Tornado Damage to the Economy

Worst Tornado Damage Ever

A Tornado
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A tornado is a violently rotating column of air from a thunderstorm that reaches the ground. Tornadoes usually occur east of the Rocky Mountains during the spring and summer. May is typically the worst month.

On average, 800 tornadoes hit a year. They kill 80 people and injure 1,500 more. Since 2008, that average has increased to more than 1,300 injured a year. The most violent tornadoes have wind speeds of more than 250 mph and leave a damage path a mile wide and 50 miles long.

In 2017, there were 1,400 tornadoes. The first quarter was the worst for insurers in 20 years. Tornadoes were a large part of that. There were 425 tornadoes between January and March. That's more than double the 205 tornadoes during the same period in 2016. On average, there were 93 tornadoes in each the first quarters of 2014 through 2016. It's unusual for tornadoes to occur that early in the year. Fortunately, only 35 people died.

The opposite was true in 2018. The first six months saw half the normal amount.

Worst Tornado

The most damaging tornado ever was May 22, 2011, in Joplin, Missouri. It cost $2.8 billion. That's $2.9 billion when adjusted for inflation. It was also the most deadly tornado since 1950. Sadly, 161 people were killed and more than 1,000 were injured. More than 500 businesses were severely damaged, affecting 5,000 workers. 

The EF-5 tornado was one-half mile wide when it touched down in the western part of the city. It expanded to three-fourths mile in width. It traveled 13 miles in all, hitting the City of Duquesne as well. Winds were 200 miles per hour. It traveled about 10 miles per hour.  

Worst Tornado Season

The most damaging tornado season occurred April 25-27, 2011. In that week, 305 twisters hit the Southeast, breaking the 1974 record of 267 tornadoes. The outbreak caused $5 billion in damage. At least two of the storms were EF-5 twisters, producing wind gusts of more than 200 miles per hour.

The tornado outbreak killed 327 people, with 250 dead in Alabama alone. It was the third-deadliest single outbreak in U.S. history. The worst was March 1925, when 747 people died. The second-worst was March 1932, when 332 perished.

That outbreak made April the most active month for tornadoes ever, with 600 tornadoes forming. The previous record was 542 tornadoes in May 2003. It also brought the year's total to 881 tornadoes, almost half the tornado record of 1,817 set in 2004. (Source: Bloomberg, "Deadly Tornado Outbreak May Be Worst in History," May 4, 2011)


Tornado-producing thunderstorms develop in warm, moist air in advance of eastward-moving cold fronts with dry air, known as a "dryline." The United States is the world's "hot spot" for tornadoes, thanks to a combination of a large land mass, called the Great Plains, that warms on hot days; cold, dry wind from the Rockies; and warm, moist air from the Gulf of Mexico. The earth's jet stream swoosh all these together to create Tornado Alley.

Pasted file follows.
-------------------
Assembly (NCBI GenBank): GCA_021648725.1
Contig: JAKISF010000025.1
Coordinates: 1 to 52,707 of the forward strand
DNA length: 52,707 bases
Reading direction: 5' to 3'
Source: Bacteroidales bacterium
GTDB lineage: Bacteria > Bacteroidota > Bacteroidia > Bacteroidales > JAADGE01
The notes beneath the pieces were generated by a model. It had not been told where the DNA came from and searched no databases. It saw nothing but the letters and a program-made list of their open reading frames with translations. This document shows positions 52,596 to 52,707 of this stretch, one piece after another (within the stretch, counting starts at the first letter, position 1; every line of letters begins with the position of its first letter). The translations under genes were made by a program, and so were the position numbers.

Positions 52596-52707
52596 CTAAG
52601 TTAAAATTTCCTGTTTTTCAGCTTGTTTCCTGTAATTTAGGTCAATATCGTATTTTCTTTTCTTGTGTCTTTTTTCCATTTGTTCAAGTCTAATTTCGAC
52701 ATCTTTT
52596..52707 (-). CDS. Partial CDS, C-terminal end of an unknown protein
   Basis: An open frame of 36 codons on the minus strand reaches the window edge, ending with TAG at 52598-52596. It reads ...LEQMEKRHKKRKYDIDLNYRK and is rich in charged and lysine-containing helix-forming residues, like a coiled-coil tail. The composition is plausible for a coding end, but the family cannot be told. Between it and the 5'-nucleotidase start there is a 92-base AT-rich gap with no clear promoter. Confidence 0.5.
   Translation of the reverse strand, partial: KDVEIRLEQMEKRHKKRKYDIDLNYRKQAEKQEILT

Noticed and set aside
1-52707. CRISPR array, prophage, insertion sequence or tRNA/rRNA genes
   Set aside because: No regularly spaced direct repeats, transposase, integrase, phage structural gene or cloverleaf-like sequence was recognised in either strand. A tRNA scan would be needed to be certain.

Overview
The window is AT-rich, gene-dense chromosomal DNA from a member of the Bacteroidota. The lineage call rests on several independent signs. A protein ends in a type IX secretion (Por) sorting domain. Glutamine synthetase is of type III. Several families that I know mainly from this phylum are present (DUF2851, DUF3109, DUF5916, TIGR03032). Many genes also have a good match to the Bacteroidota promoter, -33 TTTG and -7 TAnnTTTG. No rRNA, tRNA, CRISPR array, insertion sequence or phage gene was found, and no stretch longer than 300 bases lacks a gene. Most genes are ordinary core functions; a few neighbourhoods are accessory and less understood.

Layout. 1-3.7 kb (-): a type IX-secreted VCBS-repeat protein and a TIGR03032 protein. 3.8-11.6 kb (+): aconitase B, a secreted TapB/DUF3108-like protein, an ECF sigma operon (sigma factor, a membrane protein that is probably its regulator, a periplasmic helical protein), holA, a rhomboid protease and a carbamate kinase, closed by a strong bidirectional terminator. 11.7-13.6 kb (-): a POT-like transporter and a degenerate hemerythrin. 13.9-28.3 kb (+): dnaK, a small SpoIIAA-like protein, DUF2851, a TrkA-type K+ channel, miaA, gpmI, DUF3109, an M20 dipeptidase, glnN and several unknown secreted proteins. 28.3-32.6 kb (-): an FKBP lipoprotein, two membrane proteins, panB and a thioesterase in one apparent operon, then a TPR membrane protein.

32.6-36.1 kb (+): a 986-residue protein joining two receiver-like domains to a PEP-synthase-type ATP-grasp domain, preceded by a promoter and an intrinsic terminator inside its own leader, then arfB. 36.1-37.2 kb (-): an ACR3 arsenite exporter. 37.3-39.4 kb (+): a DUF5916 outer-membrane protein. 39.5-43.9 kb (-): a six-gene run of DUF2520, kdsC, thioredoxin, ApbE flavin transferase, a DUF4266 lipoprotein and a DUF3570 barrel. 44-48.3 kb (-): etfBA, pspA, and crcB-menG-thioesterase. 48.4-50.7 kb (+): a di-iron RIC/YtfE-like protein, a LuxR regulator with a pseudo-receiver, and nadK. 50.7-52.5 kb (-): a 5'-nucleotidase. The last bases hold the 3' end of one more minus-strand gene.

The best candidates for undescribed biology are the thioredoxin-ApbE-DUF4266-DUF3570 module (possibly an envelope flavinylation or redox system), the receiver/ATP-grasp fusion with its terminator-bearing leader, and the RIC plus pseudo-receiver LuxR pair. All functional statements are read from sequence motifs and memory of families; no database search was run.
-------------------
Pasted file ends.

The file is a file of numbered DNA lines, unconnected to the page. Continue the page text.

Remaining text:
The damage from a tornado depends on whether it hits rural or urban areas. The costliest tornado outbreak occurred May 4-11, 2003. At least 100 tornadoes hit eight states, including Kansas City; Oklahoma City; and Jackson, Tennessee. The damage was $3.2 billion. The Sage of Omaha, Warren Buffett, warned that natural disasters pose a greater threat to the economy than terrorism.

Global Warming Affects Tornado Damage

Some say global warming is increasing tornado damage. The Gulf of Mexico is becoming warmer. It increases the contrast when it hits the cold air from the Rockies. But others argue that global warming is reducing the number of tornadoes. They contend the Gulf air warms the cold air from the Rockies, creating less wind shear.

Two separate studies in 2007 reported that climate change could increase the type of weather conditions that feed tornadoes. In the Proceedings of the National Academy of Sciences, Jeff Trapp of Purdue University said the number of days that generate severe thunderstorms could double by the end of the century.

Tony Del Genio, research scientist at the National Aeronautics Space Administration, agrees that tornado activity may be on the rise. Del Genio developed a computer model to research the impact of global warming on tornado activity. According to his research, global warming increases the likelihood of strong updrafts. That's when the wind moves up and down instead of sideways, which is like an incubator for tornadoes. The computer model predicted that global warming would create the conditions most likely to result in the most damaging tornadoes.

 (Source: "Deadly Tornado Outbreak May Be Worst in History," Bloomberg, May 4, 2011.)

Researchers agree that there is a tipping point. If temperatures exceed the Paris Climate Agreement's goal, it will increase the number of tornadoes.

Global warming may be shifting tornadoes eastward, according to a recent study published in the journal Climate and Atmospheric Science. Since 1980, the states east of the Mississippi have experienced more tornadoes while the Great Plains and Texas have seen fewer. That could lead to more death and destruction, since the east is more populated than the west.

Climate change is drying out the Great Plains. Tornadoes breed among thunderstorms that form at the edge of dry and moist air.